Is your gardener fond of potting up planters and hanging baskets? How about a vertical gardening kit that is both decorative and functional? Or a selection of planters in coordinating colors and sizes? Include a bag of good-quality potting soil and a gift certificate to a local garden center and let your gardener dream of spring.

Want to keep them busy until then? There are many indoor projects that will keep their green thumb busy. A grow-your-own mushroom farm provides food and entertainment. A glass terrarium kit will provide years of pleasure.

Houseplants are always a welcome gift, from bromeliad to orchid there is something for every taste and style. Keep in mind if your gift recipient is also a pet owner as many houseplants can be toxic to pets. For a compilation of toxic and non-toxic plants visit the ASPCA site.

Some other fun gifts that are more outdoorsy than gardening-specific are hummingbird feeders, rain gauges and barometers. And a very practical and yet still awesome gift would be a rain barrel.

Consider making a donation in their name to a non-profit organization. Community Gardens As Appleseeds is a group that provides help and equipment to community gardens all over the US. The Hudson Valley Seed Library is a source for heirloom and open-pollinated seeds and each seed packet is a work of art.

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Happy Holidays!

Susan Pelton

Phalaenopsis orchid in bud, photo by C. Quish

Phalaenopsis orchid in bud, photo by C. Quish

Happy Sap, C. Quish Photo

Happy Sap, C. Quish Photo

January is the month my couple of Phalaenopsis orchids send up a spike with flower buds on them. The buds usually open during the last weeks of the month. I discovered one orchid stem and buds looked a bit shiny. Upon closer inspections, I saw a droplet of an amber-colored thick liquid. The stuff was sticky! It appeared to be maple syrup. I gently washed it off under tepid water. The next day it was back. I checked for insect feeding that might have caused damage and weeping, or insect excrement. None. After watching for several days, more sticky stuff appeared, almost coating the buds. After a bit of internet hunting on University researched sites on orchids, I found nothing indicating this as a problem. An informal search of ‘Sticky Stuff on my Orchid’ returned several answers. It is normal for some varieties. They called it ‘Happy Sap’. If the orchid is happy with its environment, temperature and humidity, it will produce this high sugar sap emitted from the stem surrounding the buds to entice pollinating insects to visit the plant. Once the buds open into the flower containing the pollen, the insects will be present to land on the flower and ensure pollination. The orchid has developed this appetizer to the main meal of the flower, just enough sweet sap to entice the insects to hang around for the real show and nectar.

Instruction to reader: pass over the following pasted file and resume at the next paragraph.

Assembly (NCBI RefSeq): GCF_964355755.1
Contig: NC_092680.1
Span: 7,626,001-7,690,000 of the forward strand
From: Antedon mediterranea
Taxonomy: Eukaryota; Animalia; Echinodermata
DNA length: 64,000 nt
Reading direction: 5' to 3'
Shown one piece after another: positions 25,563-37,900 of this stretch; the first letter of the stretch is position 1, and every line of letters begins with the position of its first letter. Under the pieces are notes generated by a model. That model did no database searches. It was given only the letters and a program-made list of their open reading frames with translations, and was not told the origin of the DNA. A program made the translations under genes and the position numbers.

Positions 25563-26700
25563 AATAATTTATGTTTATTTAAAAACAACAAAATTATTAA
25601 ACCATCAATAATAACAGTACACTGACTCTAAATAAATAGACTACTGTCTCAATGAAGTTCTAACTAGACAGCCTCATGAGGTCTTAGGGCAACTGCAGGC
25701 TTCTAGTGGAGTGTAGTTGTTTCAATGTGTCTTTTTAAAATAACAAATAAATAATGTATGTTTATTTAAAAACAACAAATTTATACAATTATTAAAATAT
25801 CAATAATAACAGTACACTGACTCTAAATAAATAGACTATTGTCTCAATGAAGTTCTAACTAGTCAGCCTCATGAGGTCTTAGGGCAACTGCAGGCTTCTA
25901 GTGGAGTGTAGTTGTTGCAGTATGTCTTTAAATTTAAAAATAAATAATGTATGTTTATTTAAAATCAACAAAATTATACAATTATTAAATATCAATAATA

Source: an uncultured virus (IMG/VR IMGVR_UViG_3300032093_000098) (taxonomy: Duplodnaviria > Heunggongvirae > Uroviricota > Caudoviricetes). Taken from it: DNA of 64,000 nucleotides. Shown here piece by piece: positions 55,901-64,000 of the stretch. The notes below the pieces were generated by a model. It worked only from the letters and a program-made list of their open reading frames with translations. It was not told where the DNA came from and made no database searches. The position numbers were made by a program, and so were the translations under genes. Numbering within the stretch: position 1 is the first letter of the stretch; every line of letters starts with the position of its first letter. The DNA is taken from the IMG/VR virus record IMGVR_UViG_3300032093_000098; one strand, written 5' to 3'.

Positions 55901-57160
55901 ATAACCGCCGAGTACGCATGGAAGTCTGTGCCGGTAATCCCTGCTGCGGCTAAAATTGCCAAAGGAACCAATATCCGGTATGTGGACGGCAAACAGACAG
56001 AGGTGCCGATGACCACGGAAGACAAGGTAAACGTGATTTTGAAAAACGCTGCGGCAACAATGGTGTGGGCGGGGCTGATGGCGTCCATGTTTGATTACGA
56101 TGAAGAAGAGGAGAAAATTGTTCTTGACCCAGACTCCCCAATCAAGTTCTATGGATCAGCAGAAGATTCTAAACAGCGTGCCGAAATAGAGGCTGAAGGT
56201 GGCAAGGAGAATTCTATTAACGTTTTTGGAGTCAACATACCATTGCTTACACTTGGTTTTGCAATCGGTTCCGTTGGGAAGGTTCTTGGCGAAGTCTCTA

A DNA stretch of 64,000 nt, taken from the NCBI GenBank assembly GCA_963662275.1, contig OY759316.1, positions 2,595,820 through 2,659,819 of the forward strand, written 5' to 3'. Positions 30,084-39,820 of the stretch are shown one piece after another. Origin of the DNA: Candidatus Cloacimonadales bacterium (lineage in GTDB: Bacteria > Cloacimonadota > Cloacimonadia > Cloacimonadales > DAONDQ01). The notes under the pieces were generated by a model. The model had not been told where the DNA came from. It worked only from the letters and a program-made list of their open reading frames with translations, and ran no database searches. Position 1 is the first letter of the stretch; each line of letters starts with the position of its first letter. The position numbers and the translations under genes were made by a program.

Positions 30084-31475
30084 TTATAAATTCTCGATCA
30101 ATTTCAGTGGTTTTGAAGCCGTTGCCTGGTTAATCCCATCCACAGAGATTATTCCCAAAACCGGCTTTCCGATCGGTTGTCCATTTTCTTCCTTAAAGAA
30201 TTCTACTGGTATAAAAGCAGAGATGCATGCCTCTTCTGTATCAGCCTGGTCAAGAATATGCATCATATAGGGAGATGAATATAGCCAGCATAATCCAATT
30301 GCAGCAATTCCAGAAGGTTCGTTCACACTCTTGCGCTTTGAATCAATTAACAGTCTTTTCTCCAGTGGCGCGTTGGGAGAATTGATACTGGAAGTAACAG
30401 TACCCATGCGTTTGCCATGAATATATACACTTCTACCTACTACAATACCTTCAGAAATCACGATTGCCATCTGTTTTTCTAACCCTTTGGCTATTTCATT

Another plant that emit sweet, sticky gel is the sundew, botanically named Drosera . These plants attract the insects to the sweet sap, which then get stuck in the sap on the leaf. The plant then eats the insect, absorbing the insects nutrients as it decomposes. These plants are carnivorous. Still another carnivorous plant is the Pitcher Plant which lures insects down its throat where it becomes trapped in a pool of gooey sap, never to make its way back out. I took a cold walk to the UConn Ecology and Evolutionary Biology’s greenhouse to snap a few pictures of plants with happy sap and enticing sweet liquid emitters. EEB greenhouses are open to the public and a great way to beat the winter cold. http://florawww.eeb.uconn.edu/visiting.html

-Carol Quish

Sundew, Carol Quish photo

Sundew, Carol Quish photo

Small Sundew, Carol Quish photo

Small Sundew, Carol Quish photo

Pitcher Plant, photo by C.Quish

Pitcher Plant, photo by C.Quish

Bench waiting for you to visit and enjoy the greenhouses. C.Quish photo

Bench waiting for you to visit and enjoy the greenhouses. C.Quish photo